Optimising feed conversion ratio is crucial for
efficiency in swine production. A trial was recently carried out at the Kansas
State University, US, to evaluate the efficacy of phytogenics in comparison to
antibiotic growth promoters (AGPs) in post-weaning piglets (Sulabo et al.,
192 piglets (22 days of age) were
assigned to four treatment groups: Group 1 was fed a negative control diet
without growth-promoters. Groups 2 and 3 received the negative control diet
supplemented with phytogenics. Group 4 was offered a positive control diet
containing AGPs (140 g/t neomycin sulfate and 140 g/t oxytetracycline HCl).
Growth performance was significantly improved over the negative control group
when phytogenics or AGPs were added to the feed. In terms of average daily
gains, the pigs fed phytogenics were intermediate between the negative control
and the AGPs. Feed conversion, however, was best in the groups receiving
phytogenics. The phytogenic feed additive* under investigation contained a
defined blend of essential oils from anise, citrus and oregano, as well as plant
It can be concluded from the outcome of this trial that
well-selected phytogenics can be successfully used to improve growth performance
in post-weaning piglets, especially in antibiotic-free feeding regimens. The
results fromKansas State University confirmed positive observations obtained in previous experiments. A trial
conducted in Denmark by Danske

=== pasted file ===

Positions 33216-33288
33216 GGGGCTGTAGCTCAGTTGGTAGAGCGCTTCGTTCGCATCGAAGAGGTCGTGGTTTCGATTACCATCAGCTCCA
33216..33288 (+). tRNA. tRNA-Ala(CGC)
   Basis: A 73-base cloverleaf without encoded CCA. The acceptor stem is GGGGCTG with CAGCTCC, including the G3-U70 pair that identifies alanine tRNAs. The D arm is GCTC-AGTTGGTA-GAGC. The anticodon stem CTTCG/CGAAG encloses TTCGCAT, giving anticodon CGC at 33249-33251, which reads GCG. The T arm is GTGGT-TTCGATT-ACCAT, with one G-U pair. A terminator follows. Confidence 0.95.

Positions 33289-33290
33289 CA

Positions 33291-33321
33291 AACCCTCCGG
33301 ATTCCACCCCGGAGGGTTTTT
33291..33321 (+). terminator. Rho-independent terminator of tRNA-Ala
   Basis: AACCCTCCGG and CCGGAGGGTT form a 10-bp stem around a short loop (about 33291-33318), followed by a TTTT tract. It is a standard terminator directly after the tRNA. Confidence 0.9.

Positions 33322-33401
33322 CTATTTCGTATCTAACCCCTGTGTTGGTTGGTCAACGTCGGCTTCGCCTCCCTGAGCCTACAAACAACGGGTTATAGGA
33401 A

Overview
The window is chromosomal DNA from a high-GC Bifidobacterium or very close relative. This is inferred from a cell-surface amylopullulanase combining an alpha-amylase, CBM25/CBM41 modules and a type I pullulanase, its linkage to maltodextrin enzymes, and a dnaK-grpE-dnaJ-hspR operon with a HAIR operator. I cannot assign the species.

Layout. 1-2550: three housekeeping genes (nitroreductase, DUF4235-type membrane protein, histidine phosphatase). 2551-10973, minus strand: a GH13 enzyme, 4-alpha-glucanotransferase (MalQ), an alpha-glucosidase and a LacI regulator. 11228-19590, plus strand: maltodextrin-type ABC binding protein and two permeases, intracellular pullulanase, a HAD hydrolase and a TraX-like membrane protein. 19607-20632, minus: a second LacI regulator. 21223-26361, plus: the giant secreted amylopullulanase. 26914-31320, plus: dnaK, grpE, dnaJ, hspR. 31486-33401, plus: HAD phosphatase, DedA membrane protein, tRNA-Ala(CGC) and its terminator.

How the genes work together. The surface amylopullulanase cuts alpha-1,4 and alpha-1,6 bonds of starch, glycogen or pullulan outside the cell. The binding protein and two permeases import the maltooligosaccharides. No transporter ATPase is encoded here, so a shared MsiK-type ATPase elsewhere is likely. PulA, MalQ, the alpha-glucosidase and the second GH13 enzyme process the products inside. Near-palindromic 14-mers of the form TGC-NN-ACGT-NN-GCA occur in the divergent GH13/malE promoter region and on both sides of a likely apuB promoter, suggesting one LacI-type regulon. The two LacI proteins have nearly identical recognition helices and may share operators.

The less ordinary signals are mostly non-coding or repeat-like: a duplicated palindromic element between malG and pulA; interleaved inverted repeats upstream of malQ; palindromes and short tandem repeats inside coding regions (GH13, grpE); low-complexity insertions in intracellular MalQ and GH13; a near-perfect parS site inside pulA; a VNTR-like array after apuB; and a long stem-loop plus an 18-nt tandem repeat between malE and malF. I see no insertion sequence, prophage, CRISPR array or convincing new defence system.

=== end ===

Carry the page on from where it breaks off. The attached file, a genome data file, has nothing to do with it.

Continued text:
showed an increase in performance when the feed was supplemented with
phytogenics. In this trial, 384 pigs (5 weeks of age) were fed either a negative
control diet or the negative control diet with supplemental phytogenics*. The
feed was pelleted at a minimum temperature of 81°C.
Performance parameters, as recorded from weaning to 50 days post-weaning, are
shown in Table 1. Not only daily gain and feed conversion ratio were improved by
5.2 and 4.5%, respectively. Also the Danish Production Value was increased by
10.3% through supplementation of the feed with phytogenics. The Danish
Production Value represents an indicator of productivity and is calculated as
follows: (kg gain × DKK/kg gain)–(no. of analyzed FUp ×
DKK/FUp), with figures being based on average local prices. Results from a field
trial conducted in
showed substantial benefits of
phytogenics in weaned pigs. The trial was carried out on a commercial farm and
lasted 37 days. Pigs in group A (control) were fed a basal diet containing Tylan
(1 kg/t) and zinc oxide (4 kg/ t), whereas pigs in group B were fed the basal
diet supplemented with phytogenics. As shown in Table 2, considerable
improvements in daily weight gain were seen when the pigs were fed phytogenics.
Moreover, pigs in group B were more uniform in size at the end of the
Well-investigated phytogenics are an efficient tool to support animal
health and growth performance. Since they do not pose any risk regarding
antibiotic resistance or residues in animal products such as meat, eggs or milk,
phytogenics are expected to gain high consumer's acceptance and are generally
regarded as safe alternatives to AGPs.
however, has to be paid on the composition of formulations which are available
in the market. Only a well-balanced and scientifically developed combination of
active ingredients with different properties can be expected to function
synergistically in order to bring about the desired benefits for the producer.
However, phytogenic feed additives usually vary seriously in their chemical
composition. Hence, there are large differences in efficacy between phytogenic
products in the market. A big challenge for swine producers is to find the
suitable product formulation out of an increasing number of phytogenic feed
additives which are available.
*The phytogenic feed additive is available under
the product name Biomin® P.E.P. Literature is available from the author on
Source: Feed Mix Magazine Volume 16 No.